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Chefs, Pitmasters, and Personalities

Barbecue for Good: Operation BBQ Relief

Three years ago this month, I interviewed Jeff Stith, a co-founder with two other competition barbecuers of Operation BBQ Relief. Since 2011, this nonprofit organization has evolved into an emergency response team and has served over 700,000 plates of barbecue to people displaced by tornadoes, wild fires, and even a devastating fertilizer plant explosion. The good this coalition of volunteers—some 3,000 of them—has done is immeasurable. I believe it’s the kind of cause the BarbecueBible.com community could rally around. To donate or to volunteer your time to Operation BBQ Relief, visit their website at www.operationbbqrelief.org.


“Barbecue is a huge community,” Stan Hays tells me. The co-founder and chief executive officer of Operation BBQ Relief (OBR) looks up over a cup of coffee. “We all speak the same language. We all do things to help our community.”

When a ravaging EF5 twister killed 158 people in 2011 in Joplin, Missouri, Stan, a competitive barbecue cook, watched the devastation and saw something besides twisted metal and shredded homes.

He saw need.

We’re sitting in a coffee shop on a gray morning. Drizzle has softened the view through the windows. The cool gray outside the cafe looks like what the skies must have looked like just before the tornado slashed through Joplin.

After seeing the destruction in Joplin, Stan started calling his buddies—fellow competitors and others in the barbecue community. They rallied together and hauled equipment and supplies to Joplin that evening hoping to lend a hand.

He thought they’d be gone for three or four days.

“It turned into 11 days. We thought we’d serve 4,000 to 5,000 meals.” Stan says they ended up dishing out more than 120,000 plates of barbecue.

Operation BBQ Relief 2-500

When Stan and his cohorts returned from Joplin they set about the formal process of establishing OBR as a nonprofit organization to continue serving those in need in the wake of a disaster. His collection of barbecue buddies and new friends have all since pitched in and continued to volunteer or participate in the nonprofit.

Since those early days, the OBR team has grown into a mission that has registered close to 3,000 volunteers and has served more than 700,000 meals spread across 173 deployments.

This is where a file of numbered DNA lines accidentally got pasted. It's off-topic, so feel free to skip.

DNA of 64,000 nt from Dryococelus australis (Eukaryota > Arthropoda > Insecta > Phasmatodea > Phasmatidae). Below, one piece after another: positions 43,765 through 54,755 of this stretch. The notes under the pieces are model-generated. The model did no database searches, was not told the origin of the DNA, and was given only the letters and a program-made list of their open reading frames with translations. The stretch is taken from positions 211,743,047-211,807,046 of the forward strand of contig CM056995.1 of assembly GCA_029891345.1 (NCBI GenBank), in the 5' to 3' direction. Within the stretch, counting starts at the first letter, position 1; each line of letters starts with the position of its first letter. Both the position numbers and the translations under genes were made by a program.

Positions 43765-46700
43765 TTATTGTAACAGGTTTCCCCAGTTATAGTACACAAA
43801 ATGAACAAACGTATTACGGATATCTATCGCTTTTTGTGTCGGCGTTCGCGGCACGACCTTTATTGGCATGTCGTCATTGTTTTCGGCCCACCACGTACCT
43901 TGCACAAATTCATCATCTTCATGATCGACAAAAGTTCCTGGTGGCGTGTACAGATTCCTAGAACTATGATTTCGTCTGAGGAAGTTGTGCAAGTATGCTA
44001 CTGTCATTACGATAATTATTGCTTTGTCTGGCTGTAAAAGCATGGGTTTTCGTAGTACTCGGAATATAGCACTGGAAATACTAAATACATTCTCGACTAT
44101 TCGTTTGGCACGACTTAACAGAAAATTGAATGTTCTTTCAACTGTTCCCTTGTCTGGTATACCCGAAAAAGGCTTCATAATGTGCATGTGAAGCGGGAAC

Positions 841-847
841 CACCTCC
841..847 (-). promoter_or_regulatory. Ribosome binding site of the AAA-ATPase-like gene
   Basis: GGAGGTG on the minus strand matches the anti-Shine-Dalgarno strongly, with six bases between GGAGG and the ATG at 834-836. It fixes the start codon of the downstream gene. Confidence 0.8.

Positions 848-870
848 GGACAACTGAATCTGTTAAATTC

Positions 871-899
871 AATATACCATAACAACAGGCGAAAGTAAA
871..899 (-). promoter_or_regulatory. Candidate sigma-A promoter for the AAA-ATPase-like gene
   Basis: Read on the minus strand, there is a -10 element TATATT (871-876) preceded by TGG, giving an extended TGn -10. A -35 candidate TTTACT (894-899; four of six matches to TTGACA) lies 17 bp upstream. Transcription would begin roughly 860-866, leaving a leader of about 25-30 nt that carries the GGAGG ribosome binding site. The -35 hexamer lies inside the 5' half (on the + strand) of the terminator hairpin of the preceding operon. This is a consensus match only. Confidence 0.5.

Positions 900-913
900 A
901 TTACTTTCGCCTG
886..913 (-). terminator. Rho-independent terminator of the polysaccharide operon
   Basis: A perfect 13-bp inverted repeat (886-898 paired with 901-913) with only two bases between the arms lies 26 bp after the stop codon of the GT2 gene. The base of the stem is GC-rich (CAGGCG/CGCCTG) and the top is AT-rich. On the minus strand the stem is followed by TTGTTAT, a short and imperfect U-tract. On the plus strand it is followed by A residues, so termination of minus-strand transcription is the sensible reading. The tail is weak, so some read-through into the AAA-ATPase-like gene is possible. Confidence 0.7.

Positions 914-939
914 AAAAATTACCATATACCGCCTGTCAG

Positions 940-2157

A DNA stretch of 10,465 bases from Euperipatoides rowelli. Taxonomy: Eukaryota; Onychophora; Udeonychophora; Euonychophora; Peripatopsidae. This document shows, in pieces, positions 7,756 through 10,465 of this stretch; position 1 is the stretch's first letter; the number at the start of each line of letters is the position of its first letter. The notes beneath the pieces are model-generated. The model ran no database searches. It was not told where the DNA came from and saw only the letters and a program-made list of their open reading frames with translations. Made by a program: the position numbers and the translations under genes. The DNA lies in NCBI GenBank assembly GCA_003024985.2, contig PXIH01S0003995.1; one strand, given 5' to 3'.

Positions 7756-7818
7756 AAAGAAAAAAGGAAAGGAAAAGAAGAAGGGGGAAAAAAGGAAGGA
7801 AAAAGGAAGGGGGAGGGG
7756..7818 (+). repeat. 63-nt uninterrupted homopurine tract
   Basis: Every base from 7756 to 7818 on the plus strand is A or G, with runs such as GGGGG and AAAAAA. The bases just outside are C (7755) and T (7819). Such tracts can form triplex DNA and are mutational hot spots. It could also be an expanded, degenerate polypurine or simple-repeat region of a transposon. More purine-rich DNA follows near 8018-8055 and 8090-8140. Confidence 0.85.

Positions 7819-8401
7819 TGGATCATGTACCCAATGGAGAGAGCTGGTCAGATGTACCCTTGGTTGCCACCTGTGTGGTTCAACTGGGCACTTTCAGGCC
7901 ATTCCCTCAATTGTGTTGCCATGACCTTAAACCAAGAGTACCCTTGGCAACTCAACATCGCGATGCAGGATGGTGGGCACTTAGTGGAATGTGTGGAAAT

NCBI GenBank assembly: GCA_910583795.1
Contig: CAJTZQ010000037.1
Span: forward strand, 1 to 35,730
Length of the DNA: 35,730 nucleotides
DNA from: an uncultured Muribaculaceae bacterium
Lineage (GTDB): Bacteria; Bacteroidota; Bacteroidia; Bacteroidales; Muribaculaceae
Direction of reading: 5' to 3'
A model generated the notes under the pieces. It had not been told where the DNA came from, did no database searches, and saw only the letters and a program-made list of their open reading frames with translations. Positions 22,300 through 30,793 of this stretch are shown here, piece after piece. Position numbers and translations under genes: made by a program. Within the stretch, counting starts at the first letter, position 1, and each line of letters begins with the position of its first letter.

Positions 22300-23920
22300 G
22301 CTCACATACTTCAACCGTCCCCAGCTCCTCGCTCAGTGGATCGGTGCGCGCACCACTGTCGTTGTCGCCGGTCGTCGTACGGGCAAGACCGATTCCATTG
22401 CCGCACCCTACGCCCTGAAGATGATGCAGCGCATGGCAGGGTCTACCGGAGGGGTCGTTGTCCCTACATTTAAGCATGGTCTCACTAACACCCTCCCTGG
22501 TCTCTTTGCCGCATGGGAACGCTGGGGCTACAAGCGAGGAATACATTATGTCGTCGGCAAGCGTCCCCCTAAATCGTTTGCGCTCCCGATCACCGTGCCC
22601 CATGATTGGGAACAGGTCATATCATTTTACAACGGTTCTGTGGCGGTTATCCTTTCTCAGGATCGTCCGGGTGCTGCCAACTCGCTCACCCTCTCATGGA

“It makes us feel relieved that there are other people out there who care,” said Eric, an EMT with the Kirkland Community Fire Protection District in western Illinois. The 28-year-old had been serving as an emergency worker for less than two years when an EF4 tornado slammed through Fairdale, Illinois on April 9, 2015.

Soon after the tornado ripped across the area, Operation BBQ Relief volunteers gathered and set up shop in the Kirkland Fire Department where Eric was based. “They were very friendly and hospitable,” Eric remembered. “There was so much going on that day. It was a little overwhelming.”

That tornado killed two people and leveled the town of less than 200 residents. Around 17 OBR volunteers rolled up to the rural area about 100 miles west of Chicago. With the help of local volunteers, they set up a cooking area and got busy serving up heaps of barbecued pork butt and other fixings out of the fire station to emergency workers and those affected by the devastation—a scene that has been repeated over and over by OBR volunteers.

Stan says the operation has become fairly smooth. They use funds from their outreach to purchase supplies or rely on donations from corporate sponsors who supply meat products like pork butt, sausage, chicken or hamburger depending on what is most inexpensive and available. They are able to mobilize quickly and respond with efficiency.

Operation BBQ Relief 3-500

They’ve amassed a fleet of equipment including eleven trailers (some with storage and bunk beds and bathrooms); plus generators; a super shot truck with hot and cold sides; and a tilt skillet capable of cooking up massive quantities of sausage, ground beef or even pasta.

We’re wrapping up coffee. Stan peeks outside this rainy morning, surveying the skies a bit. He shows me his pickup. It fills up the space between the yellow lines and sticks out just a bit more than the average vehicle. It’s able to tow just about anything to a disaster. He’s looking to add more vehicles to tow some of the trailers in order to meet the demand of their mission. He says, however, the need is always for more volunteers and to grow the network.

“The feeling you get providing warm barbecue meals to those in need is amazing,” he says. “I can’t think of another way to say it.”

For more information on how you can support Operation BBQ Relief, visit www.operationbbqrelief.org.